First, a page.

Minnesota Public Radio reports on the medical device legislation pending in Congress.
- U.S. Senate passes bipartisan FDA funding bill Source: Reuters (Thursday May 24, 2012)
Update from Reuters on the medical device user fee bill. “Congress is missing the opportunity to fix a broken system that lets too many unsafe medical devices on the market,” said Lisa McGiffert, director of the Safe Patient Project at Consumers Union.
- FDA user fee bill passed by Senate Source: Politico (Thursday May 24, 2012)
Senate passes FDA user fee bill but misses important patient safety protections. Lisa Swirsky, senior policy analyst at Consumers Union, quoted.
- White House statement on Senate medical device bill Source: White House (Thursday May 17, 2012)
The White House issues a statement endorsing the S. 3187, the Food and Drug Administration Safety and Innovation Act.
- FDA rule clears medical devices without human testing Source: The Orange County Register (Saturday May 19, 2012)
The Orange County Register reports on dangerous flaws in the fast-track 510k medical device regulatory process. Lisa McGiffert, Director of Consumers Union’s Safe Patient Project quoted.
- Bipartisanship in Congress, in Support of Pharma and Device Industries Source: Hooked: Ethics, Medicine, and Pharma (Tuesday May 15, 2012)
Howard Brody, MD, PhD writes about the bipartisan support in Congress for approving FDA user fee bills that fail to address the concerns of consumer advocates.
- Consumer Reports on the Device Mess Source: Hooked: Ethics, Medicine, and Pharma (Wednesday April 4, 2012)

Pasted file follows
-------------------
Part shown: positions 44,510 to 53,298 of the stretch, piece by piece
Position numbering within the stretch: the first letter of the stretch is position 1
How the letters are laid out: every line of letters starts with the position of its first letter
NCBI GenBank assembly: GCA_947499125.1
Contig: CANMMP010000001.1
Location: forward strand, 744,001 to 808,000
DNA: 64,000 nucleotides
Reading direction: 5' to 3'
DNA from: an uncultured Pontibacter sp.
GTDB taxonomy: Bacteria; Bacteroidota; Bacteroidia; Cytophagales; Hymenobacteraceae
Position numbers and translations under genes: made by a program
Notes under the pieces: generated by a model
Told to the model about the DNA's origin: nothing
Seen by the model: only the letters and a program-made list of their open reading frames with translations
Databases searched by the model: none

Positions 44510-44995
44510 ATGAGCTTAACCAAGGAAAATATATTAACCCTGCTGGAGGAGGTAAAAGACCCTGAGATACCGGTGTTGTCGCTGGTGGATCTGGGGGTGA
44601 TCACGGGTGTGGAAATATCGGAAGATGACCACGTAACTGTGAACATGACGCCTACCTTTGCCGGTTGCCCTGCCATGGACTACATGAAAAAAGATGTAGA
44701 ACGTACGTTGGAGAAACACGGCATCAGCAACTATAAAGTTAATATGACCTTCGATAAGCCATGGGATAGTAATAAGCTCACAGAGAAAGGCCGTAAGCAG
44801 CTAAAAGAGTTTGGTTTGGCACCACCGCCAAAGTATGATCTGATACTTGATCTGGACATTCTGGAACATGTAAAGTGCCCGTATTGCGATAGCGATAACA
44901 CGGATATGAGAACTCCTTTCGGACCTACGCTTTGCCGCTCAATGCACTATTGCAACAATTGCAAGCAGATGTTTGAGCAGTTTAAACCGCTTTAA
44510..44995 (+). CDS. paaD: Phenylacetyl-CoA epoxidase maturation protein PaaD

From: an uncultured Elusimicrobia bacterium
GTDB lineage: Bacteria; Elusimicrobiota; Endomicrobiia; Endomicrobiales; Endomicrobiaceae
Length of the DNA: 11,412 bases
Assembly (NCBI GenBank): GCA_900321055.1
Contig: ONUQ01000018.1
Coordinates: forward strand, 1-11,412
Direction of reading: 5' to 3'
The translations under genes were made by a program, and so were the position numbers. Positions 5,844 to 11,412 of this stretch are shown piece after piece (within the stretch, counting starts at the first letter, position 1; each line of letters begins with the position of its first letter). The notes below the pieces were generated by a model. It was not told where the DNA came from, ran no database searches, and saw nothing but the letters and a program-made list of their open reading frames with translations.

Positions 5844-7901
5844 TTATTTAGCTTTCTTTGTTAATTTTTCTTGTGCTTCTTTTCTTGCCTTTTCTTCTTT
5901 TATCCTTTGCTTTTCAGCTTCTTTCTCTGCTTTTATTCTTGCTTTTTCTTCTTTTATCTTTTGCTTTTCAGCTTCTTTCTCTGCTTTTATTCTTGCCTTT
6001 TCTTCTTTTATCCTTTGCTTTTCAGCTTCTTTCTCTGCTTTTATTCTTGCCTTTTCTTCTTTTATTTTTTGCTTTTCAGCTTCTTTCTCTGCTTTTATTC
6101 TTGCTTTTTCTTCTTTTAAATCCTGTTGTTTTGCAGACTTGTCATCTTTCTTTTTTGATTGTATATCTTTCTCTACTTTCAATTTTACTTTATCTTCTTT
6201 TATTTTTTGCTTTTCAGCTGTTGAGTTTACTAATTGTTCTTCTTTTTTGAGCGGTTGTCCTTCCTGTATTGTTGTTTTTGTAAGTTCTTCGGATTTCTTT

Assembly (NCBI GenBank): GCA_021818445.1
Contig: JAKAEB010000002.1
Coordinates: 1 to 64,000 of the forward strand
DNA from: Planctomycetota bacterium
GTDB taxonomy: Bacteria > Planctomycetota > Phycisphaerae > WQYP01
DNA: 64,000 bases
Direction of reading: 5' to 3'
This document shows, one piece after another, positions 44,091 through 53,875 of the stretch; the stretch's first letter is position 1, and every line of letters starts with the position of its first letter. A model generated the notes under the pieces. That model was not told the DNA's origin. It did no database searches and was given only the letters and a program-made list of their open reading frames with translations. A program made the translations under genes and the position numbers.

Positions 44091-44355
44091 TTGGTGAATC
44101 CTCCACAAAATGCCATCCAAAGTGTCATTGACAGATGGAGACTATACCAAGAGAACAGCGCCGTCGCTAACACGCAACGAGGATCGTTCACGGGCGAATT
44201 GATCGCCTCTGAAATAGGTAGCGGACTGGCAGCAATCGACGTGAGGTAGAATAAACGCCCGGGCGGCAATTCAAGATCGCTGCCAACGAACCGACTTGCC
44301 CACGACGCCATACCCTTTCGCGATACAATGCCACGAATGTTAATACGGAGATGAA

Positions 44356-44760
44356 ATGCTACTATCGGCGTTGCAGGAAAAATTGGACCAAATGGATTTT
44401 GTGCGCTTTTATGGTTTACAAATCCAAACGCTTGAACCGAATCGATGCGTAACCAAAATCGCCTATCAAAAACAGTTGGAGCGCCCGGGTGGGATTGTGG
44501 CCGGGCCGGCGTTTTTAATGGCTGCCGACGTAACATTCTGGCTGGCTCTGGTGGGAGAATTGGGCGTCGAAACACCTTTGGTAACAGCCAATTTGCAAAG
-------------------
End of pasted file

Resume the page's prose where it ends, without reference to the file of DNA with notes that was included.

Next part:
Coverage on the Consumer Reports investigation of dangerous medical devices by Howard Brody, MD, PhD.
- Video: Questionable medical bill passes through House committee Source: KGO-TV San Francisco ABC7 (Wednesday May 16, 2012)
Medical device bills in Congress fail to address a dangerous loophole that allows FDA fast-track approval of medical devices as long as they resemble devices that have already been approved, even if the original devices have been recalled for safety defects.
- Medical Device Recalls Soar During First Quarter, ExpertRECALL Index Shows Source: Wall Street Journal (Monday May 14, 2012)
Medical device recalls increased more than 160 percent in the first quarter of 2012, affecting more than five times as many units than the previous quarter, according to the quarterly ExpertRECALL(TM) Index.
- Medical Implant Recalls Raises Questions About 510k Review Process Source: U.S. PIRG (Thursday May 10, 2012)
The huge increase in recalls and repeat surgeries calls into question if the 510 (k) review process is really protecting consumer’s health.
- Agonizing Choices for Heart Patients Source: Wall Street Journal (Friday May 11, 2012)
Patient with recalled defibrillator lead decides he wants to have his leads removed to avoid the device failing. The removal surgery can be damaging as well, but a growing number of patients are making the difficult decision to remove the leads. 79,000 U.S. patients are implanted with the troubled Riata defibrillator lead.
- American Pain Foundation Shuts Down as Senators Launch Investigation of Prescription Narcotics Source: ProPublica (Tuesday May 8, 2012)
American Pain Foundation shuts down as senators probe painkiller industry.
- FDA user fee bill appears safe from GOP poison pills Source: Politico (Sunday May 6, 2012)
“There’s a bipartisan push to get the FDA bill — negotiated with the medical device and pharmaceutical industries — enacted ahead of the Supreme Court ruling on the health reform law expected in June, which could quickly pull a relatively bipartisan health-related bill into a swamp of political grandstanding.”
- MDUFMA: FDA user fee agreements survive partisan fray in the House Source: MassDevice (Monday May 7, 2012)
Lawmakers are motivated to maintain bipartisan momentum on FDA user fee bills. A U.S. House version of a bill reauthorizing FDA user fees for medical devices and pharmaceuticals, posted just before the weekend, will head to the House Energy & Commerce Subcommittee tomorrow for an open markup session.